NEW YORK (TheStreet) -- Aereo loses, and the country's broadcasters breathe a sigh of relief.
The country's largest television networks scored a resounding victory on Wednesday as the Supreme Court ruled that Aereo, a video-streaming service, violates U.S. copyright law by selling the broadcaster's free over-the-air signal through its online subscription service. The court, in a 6-3 ruling, said the decision would not adversely affect cloud computing.
CBS (CBS), Disney's (DIS) ABC, Comcast's (CMCSA) NBC and 21st Century Fox (FOXA) had charged that Aereo was reselling its programming for a fee without paying for it. The broadcasters argued that Aereo should be required to pay each television station in each designated market area, known as a DMA. Aereo's business plan is predicated on not having to pay those so-called carriage fees. Throughout its many legal battles, Aereo has countered that it's simply making it easier for consumers to access a service which they already get.
CBS surged on the announcement, rising 6.2% to $62.51. Shares of Disney, Comcast and Fox also rose on the ruling.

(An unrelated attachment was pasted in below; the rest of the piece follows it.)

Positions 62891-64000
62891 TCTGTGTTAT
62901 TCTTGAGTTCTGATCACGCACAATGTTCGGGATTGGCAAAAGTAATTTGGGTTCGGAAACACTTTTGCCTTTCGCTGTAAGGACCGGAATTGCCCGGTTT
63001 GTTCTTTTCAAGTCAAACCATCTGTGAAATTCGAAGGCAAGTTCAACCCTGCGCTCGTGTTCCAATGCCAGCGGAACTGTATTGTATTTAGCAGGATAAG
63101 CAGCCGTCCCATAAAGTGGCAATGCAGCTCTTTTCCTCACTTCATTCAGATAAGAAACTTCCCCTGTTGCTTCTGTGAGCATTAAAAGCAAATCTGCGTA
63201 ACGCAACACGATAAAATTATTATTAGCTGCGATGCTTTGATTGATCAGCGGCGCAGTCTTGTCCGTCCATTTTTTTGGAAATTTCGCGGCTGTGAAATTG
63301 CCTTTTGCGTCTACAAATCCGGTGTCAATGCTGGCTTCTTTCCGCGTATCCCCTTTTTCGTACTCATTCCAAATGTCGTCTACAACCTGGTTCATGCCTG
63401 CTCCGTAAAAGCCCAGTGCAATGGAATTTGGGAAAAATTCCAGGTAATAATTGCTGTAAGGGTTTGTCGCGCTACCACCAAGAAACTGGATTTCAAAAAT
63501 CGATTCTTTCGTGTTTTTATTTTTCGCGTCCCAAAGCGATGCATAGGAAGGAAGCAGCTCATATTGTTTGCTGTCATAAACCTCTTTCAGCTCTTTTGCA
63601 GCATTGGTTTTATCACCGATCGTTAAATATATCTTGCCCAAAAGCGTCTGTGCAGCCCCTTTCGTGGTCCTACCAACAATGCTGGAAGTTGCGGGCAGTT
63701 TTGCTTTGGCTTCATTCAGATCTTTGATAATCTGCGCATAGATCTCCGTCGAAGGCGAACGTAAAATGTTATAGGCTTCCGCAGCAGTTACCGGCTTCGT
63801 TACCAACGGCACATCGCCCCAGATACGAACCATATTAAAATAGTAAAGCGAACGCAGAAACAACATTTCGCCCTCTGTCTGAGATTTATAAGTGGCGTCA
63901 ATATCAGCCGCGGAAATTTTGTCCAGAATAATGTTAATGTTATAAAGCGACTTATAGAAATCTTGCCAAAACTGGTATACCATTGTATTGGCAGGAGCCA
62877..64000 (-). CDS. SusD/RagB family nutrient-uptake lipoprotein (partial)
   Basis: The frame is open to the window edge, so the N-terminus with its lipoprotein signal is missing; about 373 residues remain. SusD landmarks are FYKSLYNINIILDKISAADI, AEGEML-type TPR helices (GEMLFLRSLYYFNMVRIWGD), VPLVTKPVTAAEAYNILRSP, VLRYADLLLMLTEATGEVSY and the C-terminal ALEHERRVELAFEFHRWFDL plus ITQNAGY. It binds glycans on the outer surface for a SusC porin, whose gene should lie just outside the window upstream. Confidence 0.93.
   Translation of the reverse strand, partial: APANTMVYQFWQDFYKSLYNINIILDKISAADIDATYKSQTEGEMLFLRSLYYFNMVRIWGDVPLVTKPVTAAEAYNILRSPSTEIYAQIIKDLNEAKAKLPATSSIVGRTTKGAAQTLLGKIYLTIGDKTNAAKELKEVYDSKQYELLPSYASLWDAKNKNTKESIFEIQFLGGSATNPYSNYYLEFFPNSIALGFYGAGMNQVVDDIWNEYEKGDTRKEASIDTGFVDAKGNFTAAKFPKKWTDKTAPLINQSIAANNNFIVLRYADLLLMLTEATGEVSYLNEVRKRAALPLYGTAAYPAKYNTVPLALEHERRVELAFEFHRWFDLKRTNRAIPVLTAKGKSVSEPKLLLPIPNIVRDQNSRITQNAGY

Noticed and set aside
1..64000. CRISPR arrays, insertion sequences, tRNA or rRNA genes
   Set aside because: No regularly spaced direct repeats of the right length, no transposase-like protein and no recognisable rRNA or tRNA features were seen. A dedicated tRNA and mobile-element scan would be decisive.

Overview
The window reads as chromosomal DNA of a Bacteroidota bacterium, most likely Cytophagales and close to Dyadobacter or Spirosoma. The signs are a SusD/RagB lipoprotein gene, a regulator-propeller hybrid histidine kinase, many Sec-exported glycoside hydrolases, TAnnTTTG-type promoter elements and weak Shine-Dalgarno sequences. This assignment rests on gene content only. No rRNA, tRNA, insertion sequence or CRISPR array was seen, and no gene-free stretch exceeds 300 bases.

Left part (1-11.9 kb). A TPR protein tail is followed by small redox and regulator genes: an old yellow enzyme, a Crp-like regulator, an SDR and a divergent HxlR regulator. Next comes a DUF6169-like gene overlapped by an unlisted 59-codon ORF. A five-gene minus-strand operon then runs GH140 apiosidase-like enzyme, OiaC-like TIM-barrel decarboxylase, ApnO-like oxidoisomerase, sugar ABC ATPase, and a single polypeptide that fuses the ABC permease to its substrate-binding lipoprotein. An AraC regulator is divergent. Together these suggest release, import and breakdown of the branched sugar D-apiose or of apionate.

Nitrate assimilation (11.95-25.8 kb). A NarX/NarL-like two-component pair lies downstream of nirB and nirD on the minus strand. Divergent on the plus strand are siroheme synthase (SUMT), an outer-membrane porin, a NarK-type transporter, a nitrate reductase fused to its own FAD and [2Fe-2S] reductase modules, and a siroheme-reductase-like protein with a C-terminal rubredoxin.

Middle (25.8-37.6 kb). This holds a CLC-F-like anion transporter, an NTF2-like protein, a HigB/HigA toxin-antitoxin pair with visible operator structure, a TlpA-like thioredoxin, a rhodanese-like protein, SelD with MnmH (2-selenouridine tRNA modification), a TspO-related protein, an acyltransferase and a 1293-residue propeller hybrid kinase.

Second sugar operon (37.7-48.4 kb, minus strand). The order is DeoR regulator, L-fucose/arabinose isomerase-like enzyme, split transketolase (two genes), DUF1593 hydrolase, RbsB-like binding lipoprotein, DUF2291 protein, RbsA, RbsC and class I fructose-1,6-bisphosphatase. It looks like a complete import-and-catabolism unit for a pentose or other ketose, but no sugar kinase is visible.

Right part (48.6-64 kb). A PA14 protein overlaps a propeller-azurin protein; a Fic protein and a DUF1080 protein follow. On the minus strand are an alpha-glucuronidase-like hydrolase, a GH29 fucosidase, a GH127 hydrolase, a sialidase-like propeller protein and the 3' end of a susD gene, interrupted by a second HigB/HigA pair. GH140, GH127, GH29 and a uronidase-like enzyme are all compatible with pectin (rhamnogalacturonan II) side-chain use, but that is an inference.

The company is the brainchild of Chet Kanojia, an engineer who developed the digital system, which charges between $8 and $12 a month. The service is currently offered in 11 cities including New York, Houston and Miami.
In a statement, Kanojia said " We've said all along that we worked diligently to create a technology that complies with the law, but today's decision clearly states that how the technology works does not matter. This sends a chilling message to the technology industry," adding that the decision "begs the question: Are we moving towards a permission-based system for technology innovation?"
An Aereo spokeswoman, in an e-mail, declined to comment on whether the decision will force the company to shutter its operations and go out of business.
The three-year-old company, which uses thousands of small antennae to redirect satellite signals to individual users, received early backing from Barry Diller, the long-time media entrepreneur and chairman of IAC/InterActive Corp (IACI). Diller, who sits on Aereo's board, has said the company would likely close if the court rules against it.